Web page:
Religion and Nationalism in India: The Case of the Punjab

By Harnik Deol | Go to book overview

Conclusion

In the conclusion, I wish to bring together different strands and highlight the implications of this research. An adequate theory about nationalism in India cannot be derived from the European experience. We need to pay attention to the cultural and historical specificities of non-Western state formation. The historical preconditions that ushered nationalism into India differed sharply from those in Western Europe and the United States. India has not witnessed a bourgeois revolution, nor has there been an industrial or a peasant revolution in India. Yet there has been the development of the formal structure of parliamentary democracy in India.

An examination of the historical and social development of Sikh tradition reveals that despite the evolution of a distinct set of Sikh symbols and a doctrinal discourse, the establishment of the powerful Sikh empire under Maharajah Ranjit Singh, the establishment of an institutional framework that provided the arena and base for Sikh separatism and a separate language and territory, it is only recently that the Sikhs have demanded a separate state. This leads us to take issue with the view that once an objectively distinct, self-aware ethnic community is formed, then there is bound to be a natural movement for political autonomy. Clearly, the demand for a sovereign Sikh state was not the final manifestation of the historical evolution of Sikh identity. Rather this study explicates the vital factors that in conjunction explain the emergence of the Sikh separatist movement.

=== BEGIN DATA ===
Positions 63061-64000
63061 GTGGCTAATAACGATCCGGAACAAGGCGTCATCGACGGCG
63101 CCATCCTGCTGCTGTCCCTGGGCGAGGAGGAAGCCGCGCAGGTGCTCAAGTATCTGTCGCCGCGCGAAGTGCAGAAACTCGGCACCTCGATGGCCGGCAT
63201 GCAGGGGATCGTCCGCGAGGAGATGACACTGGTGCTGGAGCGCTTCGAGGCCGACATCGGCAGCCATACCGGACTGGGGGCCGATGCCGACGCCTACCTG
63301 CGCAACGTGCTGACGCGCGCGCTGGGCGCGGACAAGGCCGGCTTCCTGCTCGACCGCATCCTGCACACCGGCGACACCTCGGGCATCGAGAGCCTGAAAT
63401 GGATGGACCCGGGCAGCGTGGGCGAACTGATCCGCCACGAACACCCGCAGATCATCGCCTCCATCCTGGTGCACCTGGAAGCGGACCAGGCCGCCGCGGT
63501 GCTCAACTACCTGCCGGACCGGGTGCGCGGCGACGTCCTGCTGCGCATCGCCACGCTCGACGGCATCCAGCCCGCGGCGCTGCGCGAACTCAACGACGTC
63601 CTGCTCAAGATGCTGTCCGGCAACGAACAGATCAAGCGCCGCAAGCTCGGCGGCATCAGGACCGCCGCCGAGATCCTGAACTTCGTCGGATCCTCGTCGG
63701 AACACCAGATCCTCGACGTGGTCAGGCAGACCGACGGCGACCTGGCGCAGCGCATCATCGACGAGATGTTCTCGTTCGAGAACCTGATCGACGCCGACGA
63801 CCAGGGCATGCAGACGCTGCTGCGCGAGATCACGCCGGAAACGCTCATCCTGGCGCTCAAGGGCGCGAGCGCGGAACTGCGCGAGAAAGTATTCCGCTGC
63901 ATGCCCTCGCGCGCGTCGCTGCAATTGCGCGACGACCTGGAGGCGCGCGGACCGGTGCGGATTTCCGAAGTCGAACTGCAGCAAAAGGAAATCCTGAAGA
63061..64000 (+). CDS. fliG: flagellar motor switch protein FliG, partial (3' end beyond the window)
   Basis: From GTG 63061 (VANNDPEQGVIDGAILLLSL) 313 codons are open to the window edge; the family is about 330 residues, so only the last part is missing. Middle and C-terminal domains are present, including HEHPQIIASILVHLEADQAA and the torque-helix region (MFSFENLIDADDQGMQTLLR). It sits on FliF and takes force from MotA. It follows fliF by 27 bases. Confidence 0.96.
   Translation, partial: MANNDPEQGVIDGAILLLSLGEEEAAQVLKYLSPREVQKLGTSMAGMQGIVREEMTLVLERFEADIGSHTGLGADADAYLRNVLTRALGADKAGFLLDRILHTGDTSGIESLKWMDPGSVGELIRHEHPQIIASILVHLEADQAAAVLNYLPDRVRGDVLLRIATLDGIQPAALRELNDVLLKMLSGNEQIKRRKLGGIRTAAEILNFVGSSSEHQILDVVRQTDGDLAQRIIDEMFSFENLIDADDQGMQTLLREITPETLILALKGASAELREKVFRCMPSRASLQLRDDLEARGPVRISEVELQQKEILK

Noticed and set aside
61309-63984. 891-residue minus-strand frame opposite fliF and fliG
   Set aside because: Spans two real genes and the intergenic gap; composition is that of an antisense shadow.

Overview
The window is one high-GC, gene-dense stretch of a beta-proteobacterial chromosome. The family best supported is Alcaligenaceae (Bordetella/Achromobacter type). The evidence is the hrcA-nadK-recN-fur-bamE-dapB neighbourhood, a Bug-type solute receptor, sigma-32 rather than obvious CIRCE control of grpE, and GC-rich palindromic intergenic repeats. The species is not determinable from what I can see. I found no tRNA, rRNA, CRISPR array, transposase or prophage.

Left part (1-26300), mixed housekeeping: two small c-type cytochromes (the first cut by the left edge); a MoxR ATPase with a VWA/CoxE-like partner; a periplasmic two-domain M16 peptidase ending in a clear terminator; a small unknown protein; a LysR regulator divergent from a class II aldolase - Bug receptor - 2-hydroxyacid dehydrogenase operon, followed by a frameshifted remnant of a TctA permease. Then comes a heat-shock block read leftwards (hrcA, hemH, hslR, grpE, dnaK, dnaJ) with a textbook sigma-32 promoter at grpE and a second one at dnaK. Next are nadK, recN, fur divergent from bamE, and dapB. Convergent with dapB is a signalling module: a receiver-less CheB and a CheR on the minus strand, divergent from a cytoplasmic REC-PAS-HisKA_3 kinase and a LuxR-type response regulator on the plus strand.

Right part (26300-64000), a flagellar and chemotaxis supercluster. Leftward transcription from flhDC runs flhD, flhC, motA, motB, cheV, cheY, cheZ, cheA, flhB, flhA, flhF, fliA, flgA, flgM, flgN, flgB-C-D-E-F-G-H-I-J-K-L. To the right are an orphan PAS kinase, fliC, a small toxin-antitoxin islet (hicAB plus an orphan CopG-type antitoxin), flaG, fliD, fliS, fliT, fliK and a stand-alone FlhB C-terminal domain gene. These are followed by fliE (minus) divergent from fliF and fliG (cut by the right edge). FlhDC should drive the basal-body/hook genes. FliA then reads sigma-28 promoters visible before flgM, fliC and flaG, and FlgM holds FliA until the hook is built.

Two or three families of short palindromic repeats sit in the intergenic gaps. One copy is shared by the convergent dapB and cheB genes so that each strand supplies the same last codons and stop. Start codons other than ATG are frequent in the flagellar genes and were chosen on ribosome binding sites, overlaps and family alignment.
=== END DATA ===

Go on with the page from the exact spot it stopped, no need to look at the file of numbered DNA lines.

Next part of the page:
This study has a number of implications. First, it stresses the social base of an ethno-nationalist struggle as vital in determining the outcome of an ethno-nationalist movement. The investigation of the Sikh ethno-nationalist struggle has revealed that the transition to commercial agriculture induced widespread dislocation and alienation and resulted in a section of the Sikh peasantry becoming politically mobilized. Consequently, it was primarily a body of young, semiliterate men with rural backgrounds who became the motivatinfg force for the struggle for Sikh national state. The classic theories of nationalism are based on a ubiquitous premise that discounts the possibility of ethno-nationalist struggles without a bourgeois or a peasant revolution. The late-industrializing societies of the Indian subcontinent have had neither a bourgeois revolution nor a peasant revolution, yet there has been a

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